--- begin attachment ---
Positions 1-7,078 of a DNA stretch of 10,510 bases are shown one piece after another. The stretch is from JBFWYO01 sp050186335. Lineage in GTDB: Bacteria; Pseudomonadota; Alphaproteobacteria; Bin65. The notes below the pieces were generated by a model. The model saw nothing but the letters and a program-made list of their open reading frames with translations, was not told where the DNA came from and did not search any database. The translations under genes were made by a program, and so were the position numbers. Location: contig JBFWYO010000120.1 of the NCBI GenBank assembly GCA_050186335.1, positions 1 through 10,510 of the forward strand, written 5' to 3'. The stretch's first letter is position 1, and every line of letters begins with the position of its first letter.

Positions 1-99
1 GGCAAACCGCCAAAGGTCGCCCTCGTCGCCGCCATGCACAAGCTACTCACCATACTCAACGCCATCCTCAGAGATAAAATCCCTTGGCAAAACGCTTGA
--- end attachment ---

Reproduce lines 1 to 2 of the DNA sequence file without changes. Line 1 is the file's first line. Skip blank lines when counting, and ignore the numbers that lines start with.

Positions 1-7,078 of a DNA stretch of 10,510 bases are shown one piece after another. The stretch is from JBFWYO01 sp050186335. Lineage in GTDB: Bacteria; Pseudomonadota; Alphaproteobacteria; Bin65. The notes below the pieces were generated by a model. The model saw nothing but the letters and a program-made list of their open reading frames with translations, was not told where the DNA came from and did not search any database. The translations under genes were made by a program, and so were the position numbers. Location: contig JBFWYO010000120.1 of the NCBI GenBank assembly GCA_050186335.1, positions 1 through 10,510 of the forward strand, written 5' to 3'. The stretch's first letter is position 1, and every line of letters begins with the position of its first letter.

Positions 1-99